Wednesday, February 24, 2010
New Study on People's Perception of College
A new survey has been published about people's perception of college. There are lots of interesting tidbits on here but one caught my eye - class size. As colleges investigate how they balance budgets class size keeps looming up.
Higher Ed Morning published these statistics
* 60% believe colleges could “take a lot more students” without sacrificing quality or increasing costs.
There were lots of interesting statistics but this one stood out. So, if colleges take more students, class sizes will have to grow. The argument has been that class size negatively affects learning so why would the people surveyed say it does not?
Years ago, working on my masters, lots of researchers, including me, looked at large college classes. The results were all over the board. Seems that class size is just one small variable for student learning. It can or cannot be good and it depends on many factors.
Dan Barrick has an interesting take on it in his article for Inside Higher Education, Does Class Size Matter He doesn't have the answer, but he has some interesting thoughts. If we continue to grow colleges and class size, we need to do research on how we can effectively teach large classes without killing the professors and losing the students.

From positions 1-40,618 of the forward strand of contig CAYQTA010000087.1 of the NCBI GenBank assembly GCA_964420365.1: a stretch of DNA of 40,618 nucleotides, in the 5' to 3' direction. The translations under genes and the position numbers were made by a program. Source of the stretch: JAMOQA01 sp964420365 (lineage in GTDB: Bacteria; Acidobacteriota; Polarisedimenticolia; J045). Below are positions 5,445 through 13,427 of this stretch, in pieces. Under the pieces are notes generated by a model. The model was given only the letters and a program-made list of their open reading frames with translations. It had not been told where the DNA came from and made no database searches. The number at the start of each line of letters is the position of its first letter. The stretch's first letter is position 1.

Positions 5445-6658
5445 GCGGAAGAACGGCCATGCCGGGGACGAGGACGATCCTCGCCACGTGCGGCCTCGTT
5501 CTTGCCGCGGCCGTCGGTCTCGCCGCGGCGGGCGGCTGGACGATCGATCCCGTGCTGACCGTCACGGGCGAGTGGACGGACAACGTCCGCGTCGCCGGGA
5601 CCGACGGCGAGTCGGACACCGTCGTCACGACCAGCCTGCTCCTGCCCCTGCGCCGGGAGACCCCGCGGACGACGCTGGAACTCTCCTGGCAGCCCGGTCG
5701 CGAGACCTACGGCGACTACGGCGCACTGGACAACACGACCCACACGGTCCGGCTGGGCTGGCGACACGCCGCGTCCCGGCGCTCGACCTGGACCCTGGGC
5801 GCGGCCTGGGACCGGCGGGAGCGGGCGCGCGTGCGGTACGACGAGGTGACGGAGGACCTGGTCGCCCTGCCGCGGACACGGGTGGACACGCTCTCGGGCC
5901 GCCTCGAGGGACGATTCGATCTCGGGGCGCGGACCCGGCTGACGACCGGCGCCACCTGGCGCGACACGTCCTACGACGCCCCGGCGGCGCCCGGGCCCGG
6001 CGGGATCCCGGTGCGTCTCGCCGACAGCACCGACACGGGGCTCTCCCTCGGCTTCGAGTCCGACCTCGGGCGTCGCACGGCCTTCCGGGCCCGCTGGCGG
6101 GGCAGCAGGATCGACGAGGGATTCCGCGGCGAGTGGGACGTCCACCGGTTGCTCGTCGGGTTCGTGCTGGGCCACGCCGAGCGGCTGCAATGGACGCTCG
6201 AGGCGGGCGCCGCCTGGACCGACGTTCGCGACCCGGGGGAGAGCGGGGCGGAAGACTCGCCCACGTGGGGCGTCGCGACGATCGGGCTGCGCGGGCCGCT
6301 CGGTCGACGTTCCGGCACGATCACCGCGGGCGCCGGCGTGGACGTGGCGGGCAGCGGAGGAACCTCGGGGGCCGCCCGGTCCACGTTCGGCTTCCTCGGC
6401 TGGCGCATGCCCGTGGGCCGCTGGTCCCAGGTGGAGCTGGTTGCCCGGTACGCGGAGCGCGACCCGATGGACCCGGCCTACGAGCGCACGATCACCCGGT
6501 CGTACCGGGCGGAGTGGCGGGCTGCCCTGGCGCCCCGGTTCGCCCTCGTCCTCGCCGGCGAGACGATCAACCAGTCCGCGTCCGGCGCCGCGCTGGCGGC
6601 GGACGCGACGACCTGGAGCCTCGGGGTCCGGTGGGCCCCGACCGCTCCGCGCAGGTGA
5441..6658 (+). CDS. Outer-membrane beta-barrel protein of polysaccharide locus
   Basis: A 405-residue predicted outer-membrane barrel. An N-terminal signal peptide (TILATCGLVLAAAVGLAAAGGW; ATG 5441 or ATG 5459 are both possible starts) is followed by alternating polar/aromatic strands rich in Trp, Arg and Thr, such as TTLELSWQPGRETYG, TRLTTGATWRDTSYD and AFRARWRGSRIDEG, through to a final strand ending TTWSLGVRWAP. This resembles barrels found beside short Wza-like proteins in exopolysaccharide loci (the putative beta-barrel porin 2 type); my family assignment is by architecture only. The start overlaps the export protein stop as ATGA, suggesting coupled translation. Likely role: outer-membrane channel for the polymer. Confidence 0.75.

Large class sizes are not going to go away. So, we need to begin investigating what it takes to produce an effective large class, identifying those factors and putting them in our formula for success.
There is one interesting analogy he gave about building autos to illustrate how mass production methods have been laboriously scrutinized and studied by industry. The result has been that many mass produced cars are related more reliable and better built than smaller almost-by-hand manufacturers. We should put the same amount of research in how to effectively teach large classes.
There was a tad bit of a flaw in his example. His analogy was how Toyota has been rated better than Ferrari. Guess that means as we learn how to effectively teach large classes, we should never think we are done.